Diversification versus Hedging II

Which one should investors pursue?

June 2023. Reading Time: 10 Minutes. Author: Nicolas Rabener.


  • Ideally diversifying funds are uncorrelated and generate positive returns
  • However, identifying such funds is more challenging than expected
  • Creating a diversified portfolio requires thoughtful fund and asset class selection


In our last research note (read Diversification versus Hedging), we explored creating a diversification strategy by selecting funds that exhibit negative downside betas to the S&P 500. We learned that downside betas are useful metrics for evaluating funds, but need to be viewed carefully. If too negative, then these funds essentially represent tail risk hedges, which are less attractive as investors can simply reduce their equity exposure to achieve the same effect.

In contrast, funds with only moderately negative downside betas are more useful for portfolio construction as they make money when stocks lose, but can also produce positive returns when stocks rise, at least theoretically. Bonds exhibited these unique characteristics for the better part of the last four decades until central banks started rising interest rates to combat inflation in 2022, which resulted in poor performance of the traditional 60-40 equity-bond portfolio.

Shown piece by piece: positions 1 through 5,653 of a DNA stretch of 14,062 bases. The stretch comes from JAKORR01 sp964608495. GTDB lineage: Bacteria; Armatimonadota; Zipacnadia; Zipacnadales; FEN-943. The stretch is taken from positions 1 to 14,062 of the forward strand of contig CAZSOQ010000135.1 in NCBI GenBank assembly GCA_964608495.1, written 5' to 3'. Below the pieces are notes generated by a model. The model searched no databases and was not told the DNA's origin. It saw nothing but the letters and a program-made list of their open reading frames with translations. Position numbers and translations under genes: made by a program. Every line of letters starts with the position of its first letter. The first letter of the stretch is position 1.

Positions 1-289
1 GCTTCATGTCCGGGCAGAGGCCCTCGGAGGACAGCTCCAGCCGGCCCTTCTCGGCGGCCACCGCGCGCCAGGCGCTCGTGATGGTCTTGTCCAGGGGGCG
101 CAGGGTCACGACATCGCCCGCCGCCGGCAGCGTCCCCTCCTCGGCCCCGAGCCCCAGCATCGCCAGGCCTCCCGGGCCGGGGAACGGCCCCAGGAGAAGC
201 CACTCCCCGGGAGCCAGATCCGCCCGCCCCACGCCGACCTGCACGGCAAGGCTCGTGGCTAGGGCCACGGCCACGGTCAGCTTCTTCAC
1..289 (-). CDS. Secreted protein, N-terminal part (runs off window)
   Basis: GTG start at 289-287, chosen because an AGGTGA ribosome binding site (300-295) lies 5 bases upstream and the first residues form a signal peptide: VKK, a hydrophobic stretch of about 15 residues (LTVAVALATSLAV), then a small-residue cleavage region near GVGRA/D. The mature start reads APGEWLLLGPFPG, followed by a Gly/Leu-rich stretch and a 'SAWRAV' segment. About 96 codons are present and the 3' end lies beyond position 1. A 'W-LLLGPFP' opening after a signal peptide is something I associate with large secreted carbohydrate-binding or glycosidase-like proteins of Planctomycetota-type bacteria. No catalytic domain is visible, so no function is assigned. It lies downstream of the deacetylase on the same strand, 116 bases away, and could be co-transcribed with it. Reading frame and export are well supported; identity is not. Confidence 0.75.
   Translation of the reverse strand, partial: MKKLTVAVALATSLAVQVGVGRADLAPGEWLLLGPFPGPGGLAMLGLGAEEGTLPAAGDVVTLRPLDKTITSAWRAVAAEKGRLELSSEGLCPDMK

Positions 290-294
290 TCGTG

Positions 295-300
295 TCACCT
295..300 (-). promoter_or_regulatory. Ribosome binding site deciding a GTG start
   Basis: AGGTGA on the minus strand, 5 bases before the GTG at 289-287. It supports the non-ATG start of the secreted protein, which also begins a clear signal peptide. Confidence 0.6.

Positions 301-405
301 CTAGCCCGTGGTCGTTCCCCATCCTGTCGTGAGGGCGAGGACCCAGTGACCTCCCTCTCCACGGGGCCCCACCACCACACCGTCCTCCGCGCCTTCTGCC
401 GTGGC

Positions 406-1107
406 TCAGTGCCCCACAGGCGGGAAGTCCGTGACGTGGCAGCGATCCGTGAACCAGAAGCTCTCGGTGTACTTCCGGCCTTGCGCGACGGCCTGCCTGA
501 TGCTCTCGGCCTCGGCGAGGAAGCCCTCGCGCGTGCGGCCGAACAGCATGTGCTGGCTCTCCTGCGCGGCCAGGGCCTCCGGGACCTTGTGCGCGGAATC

In this research note, we will continue to explore creating a diversification strategy by selecting funds primarily based on their downside betas.


We rank all funds trading in the U.S. stock market, which includes mutual funds and ETFs, by their downside betas to the S&P 500, but exclude any with betas below -0.5 in order to avoid including tail risk products (try Finominal’s Diversification Booster).

We create four portfolios by selecting the top 10 funds with the lowest downside betas where we vary the lookback for calculating the downside betas between one and five years, and versions where we exclude bond funds. The reason for excluding bond funds is that most investors already have exposure to fixed income, ie these should not be considered diversifying products, and the low-interest rate environment has made t